Future of Laser Skin Rejuvenation

Selective photothermolysis is or rather used to be dogmatic in cutaneous laser systems. Basically laser of a particular wavelength is selectively absorbed by a ‘chromophore‘ that gets heated up. Melanin is the chromophore for hair removal and hemoglobin for blood vessels. What is the chromophore for skin rejuvenation?

For non-specific tissue heating as in skin rejuvenation systems do not have a specific chromophore! But till recently we have been on the lookout for the ‘ideal’ wavelength. Er-YAG, Er-Glass, CO2 all have been tried with limited success though the fractional technology has improved the safety profile considerably.

English: laser beam quality - M2 definition
Laser beam quality – M2 definition (Photo credit: Wikipedia)

Innovations happen when dogmas are challenged!

Scientists from Philips Research in Eindhoven have prototyped a system that do not depend on selective photothermolysis and hence not on any specific chromphore/wave length. The new system uses advanced optics to focus a laser beam below the epidermis. High laser intensity at the focal point induces a little known (to me) phenomenon called ‘Light Induced Optical Breakdown’ (LIOB) creating a mini ‘explosion’ along a short distance!

Graph showing the history of maximum laser pul...
Graph showing the history of maximum laser pulse intensity throughout the past 40 years. (Photo credit: Wikipedia)

This conceptually different system has many advantages. Since it uses a converging beam, the laser intensity on the surface is very less and hence the surface changes and pain are virtually nil. However the sub-epidermal effect is similar to or probably more than ablative systems. So you end up giving ablative results at no pain and no downtime.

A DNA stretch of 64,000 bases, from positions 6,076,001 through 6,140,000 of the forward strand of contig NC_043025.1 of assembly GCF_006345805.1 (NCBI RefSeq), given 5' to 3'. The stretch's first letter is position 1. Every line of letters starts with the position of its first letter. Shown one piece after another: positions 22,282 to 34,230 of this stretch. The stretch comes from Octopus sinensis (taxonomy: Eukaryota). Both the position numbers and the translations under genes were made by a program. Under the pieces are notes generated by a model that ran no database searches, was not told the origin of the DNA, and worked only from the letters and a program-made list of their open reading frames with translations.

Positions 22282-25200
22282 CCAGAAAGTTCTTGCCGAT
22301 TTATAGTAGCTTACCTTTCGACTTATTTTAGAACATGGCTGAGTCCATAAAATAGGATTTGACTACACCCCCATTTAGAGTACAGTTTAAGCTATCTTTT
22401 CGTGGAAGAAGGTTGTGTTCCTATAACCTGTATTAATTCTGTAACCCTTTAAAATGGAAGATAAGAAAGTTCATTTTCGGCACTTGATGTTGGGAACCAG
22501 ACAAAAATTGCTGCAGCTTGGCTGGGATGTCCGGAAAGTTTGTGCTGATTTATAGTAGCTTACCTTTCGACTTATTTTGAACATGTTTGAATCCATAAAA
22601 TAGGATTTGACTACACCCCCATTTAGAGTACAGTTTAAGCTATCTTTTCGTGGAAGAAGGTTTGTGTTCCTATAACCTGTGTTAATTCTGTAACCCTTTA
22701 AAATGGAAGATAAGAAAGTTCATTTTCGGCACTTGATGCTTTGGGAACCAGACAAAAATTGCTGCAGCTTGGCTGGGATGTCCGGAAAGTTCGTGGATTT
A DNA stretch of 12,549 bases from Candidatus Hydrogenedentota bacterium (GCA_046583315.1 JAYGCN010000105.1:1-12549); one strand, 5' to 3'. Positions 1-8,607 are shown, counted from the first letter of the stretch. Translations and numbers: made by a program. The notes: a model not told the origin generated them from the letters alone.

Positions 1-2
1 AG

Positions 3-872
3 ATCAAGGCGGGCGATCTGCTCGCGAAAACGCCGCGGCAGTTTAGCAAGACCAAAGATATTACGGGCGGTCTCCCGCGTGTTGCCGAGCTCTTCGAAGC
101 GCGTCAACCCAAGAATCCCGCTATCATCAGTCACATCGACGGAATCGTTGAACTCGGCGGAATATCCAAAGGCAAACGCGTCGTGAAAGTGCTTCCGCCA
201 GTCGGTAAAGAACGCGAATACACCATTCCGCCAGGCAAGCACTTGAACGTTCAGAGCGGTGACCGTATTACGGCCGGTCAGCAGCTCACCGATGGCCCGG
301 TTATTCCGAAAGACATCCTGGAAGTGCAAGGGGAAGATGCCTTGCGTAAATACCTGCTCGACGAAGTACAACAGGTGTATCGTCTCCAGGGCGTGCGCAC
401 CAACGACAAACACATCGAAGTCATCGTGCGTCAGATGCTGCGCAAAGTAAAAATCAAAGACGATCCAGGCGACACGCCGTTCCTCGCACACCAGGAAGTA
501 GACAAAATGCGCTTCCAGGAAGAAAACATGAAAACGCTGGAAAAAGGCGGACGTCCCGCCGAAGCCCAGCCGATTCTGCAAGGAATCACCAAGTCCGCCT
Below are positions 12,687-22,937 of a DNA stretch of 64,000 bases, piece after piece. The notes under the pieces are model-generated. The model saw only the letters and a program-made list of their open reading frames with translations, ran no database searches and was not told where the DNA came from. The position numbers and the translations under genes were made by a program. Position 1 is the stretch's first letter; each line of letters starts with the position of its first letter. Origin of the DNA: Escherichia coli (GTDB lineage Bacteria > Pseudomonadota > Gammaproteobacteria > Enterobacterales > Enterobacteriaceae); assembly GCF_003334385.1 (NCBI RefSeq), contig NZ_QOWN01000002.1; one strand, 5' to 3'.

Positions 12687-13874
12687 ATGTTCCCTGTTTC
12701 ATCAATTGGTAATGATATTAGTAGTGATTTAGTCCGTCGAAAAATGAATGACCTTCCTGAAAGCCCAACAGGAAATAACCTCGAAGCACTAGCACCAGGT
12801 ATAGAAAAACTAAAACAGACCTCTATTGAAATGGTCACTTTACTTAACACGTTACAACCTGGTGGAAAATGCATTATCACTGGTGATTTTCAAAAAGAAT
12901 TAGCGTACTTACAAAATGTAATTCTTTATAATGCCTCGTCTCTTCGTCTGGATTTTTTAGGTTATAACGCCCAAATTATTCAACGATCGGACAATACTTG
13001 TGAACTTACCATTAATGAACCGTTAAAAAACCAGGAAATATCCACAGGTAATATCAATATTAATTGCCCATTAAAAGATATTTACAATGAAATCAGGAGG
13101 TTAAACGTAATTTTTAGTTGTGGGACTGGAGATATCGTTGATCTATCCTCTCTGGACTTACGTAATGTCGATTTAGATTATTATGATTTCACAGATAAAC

This should bring a paradigm shift in the present selective photothermolytic systems.

I give full five peels for this technology.
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Light Induced Optical Breakdown based skin rejuvenation Laser technology from Philips
Reviewed by Bell Eapen on .
Scientists from Philips Research in Eindhoven have prototyped a new system that does not depend on selective photothermolysis.
Scientists from Philips Research in Eindhoven have prototyped a skin rejuvenation technology that does not depend on selective photothermolysis and hence not on any specific chromphore/wave length. This should bring a paradigm shift in the present selective photothermolytic systems.
PeelScore rating: 5

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Bell Eapen

Techie Dermatologist, Information Systems Ph.D. candidate, Supporter of Open-Source Software, Machine Learning and AI geek,loves cricket, Canadian wine and beer, skeptical about the worth of Cosmetic Dermatology. [Resume]
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About Bell Eapen 244 Articles
Techie Dermatologist, Information Systems Ph.D. candidate, Supporter of Open-Source Software, Machine Learning and AI geek, loves cricket, Canadian wine and beer, skeptical about the worth of Cosmetic Dermatology. [Resume]

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